Dane101: It's like picking at a scab.
MB: Yeah, exactly, it's like picking a scab or like a fly going towards a flame. I can't not go toward the awkwardness, I'm just naturally inclined to it.
Dane101: So you're not getting any better about it. Do you at least, when these things are going on, have some part of you that's going, "At least I can feed this to the audience later?"
MB: A little, yeah. And you know the other thing is that if something happens in the show -- people gasp at a joke about a funeral and I find out there was a shooting there -- to me that's an interesting part of the show. Well, that's what the show should be about; if that's what's on everyone's mind, let's talk about that.
This is kind of self-centered, but I'd like to think that's why people come back -- because I always make the shows different. When I was first starting out I used to do a lot of repeat material. I'd go to a city and then I'd go back and I'd do pretty much the same hour or so of comedy. And then I said, "I'm not going to do that anymore. I don't think that's what people want."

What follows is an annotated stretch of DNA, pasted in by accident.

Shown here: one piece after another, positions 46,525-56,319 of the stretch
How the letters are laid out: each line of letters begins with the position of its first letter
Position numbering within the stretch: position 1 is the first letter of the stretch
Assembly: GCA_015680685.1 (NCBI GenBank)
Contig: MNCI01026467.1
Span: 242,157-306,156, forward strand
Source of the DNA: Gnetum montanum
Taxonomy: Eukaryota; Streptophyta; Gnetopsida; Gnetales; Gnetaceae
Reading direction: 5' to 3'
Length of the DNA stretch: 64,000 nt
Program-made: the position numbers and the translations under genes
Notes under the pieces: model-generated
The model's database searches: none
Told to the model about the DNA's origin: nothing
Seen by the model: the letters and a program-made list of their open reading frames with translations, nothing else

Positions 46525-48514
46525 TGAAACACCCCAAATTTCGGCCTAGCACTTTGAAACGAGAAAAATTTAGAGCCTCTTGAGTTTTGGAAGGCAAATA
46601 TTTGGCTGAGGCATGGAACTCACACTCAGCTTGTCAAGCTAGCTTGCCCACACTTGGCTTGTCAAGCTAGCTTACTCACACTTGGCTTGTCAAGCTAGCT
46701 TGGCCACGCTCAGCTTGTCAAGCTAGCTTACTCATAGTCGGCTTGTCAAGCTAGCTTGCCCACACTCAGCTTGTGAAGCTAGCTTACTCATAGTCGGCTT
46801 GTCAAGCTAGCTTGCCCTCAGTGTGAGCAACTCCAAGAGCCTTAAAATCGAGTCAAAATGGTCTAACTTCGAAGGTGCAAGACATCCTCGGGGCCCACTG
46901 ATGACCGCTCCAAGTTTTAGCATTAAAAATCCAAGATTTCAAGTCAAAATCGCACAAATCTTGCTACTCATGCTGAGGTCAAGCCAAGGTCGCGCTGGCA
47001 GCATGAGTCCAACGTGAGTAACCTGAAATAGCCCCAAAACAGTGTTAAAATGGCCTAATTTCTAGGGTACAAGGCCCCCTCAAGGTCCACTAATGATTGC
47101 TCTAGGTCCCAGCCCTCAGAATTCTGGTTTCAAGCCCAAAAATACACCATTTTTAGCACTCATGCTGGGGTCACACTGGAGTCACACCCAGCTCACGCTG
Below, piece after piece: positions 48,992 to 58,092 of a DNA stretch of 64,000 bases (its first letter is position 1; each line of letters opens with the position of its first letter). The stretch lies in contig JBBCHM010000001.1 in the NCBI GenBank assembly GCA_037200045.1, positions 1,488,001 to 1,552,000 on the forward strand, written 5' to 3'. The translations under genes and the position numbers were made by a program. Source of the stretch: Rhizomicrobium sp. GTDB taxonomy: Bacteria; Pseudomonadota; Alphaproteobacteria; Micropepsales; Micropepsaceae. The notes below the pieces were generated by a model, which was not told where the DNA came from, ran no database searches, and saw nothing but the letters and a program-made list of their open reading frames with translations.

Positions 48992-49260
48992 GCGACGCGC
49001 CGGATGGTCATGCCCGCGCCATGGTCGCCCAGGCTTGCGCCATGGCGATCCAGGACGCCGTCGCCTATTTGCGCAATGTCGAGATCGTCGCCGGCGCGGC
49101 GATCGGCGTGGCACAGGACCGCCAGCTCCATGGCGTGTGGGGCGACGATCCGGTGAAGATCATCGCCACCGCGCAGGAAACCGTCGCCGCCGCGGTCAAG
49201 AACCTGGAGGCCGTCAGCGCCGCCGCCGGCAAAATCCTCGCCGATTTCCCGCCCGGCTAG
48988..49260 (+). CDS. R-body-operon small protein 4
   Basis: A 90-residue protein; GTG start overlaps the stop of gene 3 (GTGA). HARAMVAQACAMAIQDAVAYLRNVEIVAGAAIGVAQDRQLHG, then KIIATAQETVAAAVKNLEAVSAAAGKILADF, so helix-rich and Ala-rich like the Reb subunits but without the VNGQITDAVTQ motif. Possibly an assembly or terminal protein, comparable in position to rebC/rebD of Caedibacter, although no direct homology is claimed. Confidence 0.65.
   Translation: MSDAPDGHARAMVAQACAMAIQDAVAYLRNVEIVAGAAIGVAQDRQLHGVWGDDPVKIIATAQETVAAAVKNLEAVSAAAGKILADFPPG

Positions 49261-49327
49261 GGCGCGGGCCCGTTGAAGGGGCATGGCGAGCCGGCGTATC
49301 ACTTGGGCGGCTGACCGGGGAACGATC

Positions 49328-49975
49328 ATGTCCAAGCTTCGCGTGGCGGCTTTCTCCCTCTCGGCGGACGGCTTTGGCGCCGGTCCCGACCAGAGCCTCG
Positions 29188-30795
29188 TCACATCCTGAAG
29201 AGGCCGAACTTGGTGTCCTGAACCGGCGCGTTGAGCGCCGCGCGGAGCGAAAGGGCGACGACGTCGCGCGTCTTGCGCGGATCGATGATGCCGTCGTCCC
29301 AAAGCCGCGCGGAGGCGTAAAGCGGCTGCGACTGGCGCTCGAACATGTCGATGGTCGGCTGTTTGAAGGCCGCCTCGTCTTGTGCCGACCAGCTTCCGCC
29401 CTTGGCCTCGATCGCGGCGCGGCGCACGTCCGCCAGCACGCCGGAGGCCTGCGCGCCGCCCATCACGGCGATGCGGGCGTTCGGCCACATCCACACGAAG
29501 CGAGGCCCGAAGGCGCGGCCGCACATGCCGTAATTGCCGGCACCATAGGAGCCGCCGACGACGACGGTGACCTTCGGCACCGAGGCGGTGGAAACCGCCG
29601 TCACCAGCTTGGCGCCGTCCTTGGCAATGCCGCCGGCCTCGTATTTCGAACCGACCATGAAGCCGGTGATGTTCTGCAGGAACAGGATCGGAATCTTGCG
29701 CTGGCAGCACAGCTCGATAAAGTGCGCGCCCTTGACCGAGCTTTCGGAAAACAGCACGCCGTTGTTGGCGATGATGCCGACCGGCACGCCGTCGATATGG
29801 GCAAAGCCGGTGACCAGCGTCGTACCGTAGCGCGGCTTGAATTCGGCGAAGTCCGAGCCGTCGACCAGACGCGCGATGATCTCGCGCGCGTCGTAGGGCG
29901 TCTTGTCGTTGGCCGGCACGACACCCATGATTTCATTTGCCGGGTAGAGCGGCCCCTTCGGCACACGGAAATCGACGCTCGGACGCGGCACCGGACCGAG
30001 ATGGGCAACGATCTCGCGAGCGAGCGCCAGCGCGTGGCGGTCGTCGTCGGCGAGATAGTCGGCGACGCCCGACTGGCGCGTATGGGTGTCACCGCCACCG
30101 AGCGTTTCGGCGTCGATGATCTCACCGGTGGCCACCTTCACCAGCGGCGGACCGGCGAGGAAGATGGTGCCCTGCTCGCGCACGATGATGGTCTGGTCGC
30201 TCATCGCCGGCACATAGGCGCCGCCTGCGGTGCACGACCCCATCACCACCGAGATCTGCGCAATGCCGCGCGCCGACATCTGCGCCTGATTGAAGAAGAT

Dane101: Like you were saying earlier, that can't be much fun for you either.
When something happens -- you hear about something that happened in the town or something goes weird in the show or someone shouts something out, and you end up going off the rails a little bit -- does that end up being a good show because it's different or a bad show because you're off your game?
MB: Well, generally good because it adds some texture to the show and makes it unique.
I had it happen one time that I had a heckler. This was in St. Louis a number of years ago. There was this heckler who said, "You got a girlfriend?" This guy was really drunk. I said "Yes, yes I do," and then I'd do a joke about my girlfriend. And he kept saying "You got a girlfriend?" He kept saying it through the whole show. I was trying to play along and respond to what he was saying, but finally I was like, "Sir, you're ruining the show, you're literally the worst person in the room, you're a terrible person." And he goes "I'm crazy -- crazy girlfriend" which is the title of one my jokes. What I didn't realize was that he was requesting one of my jokes the whole time. He was my biggest fan in the entire room, and I had no idea.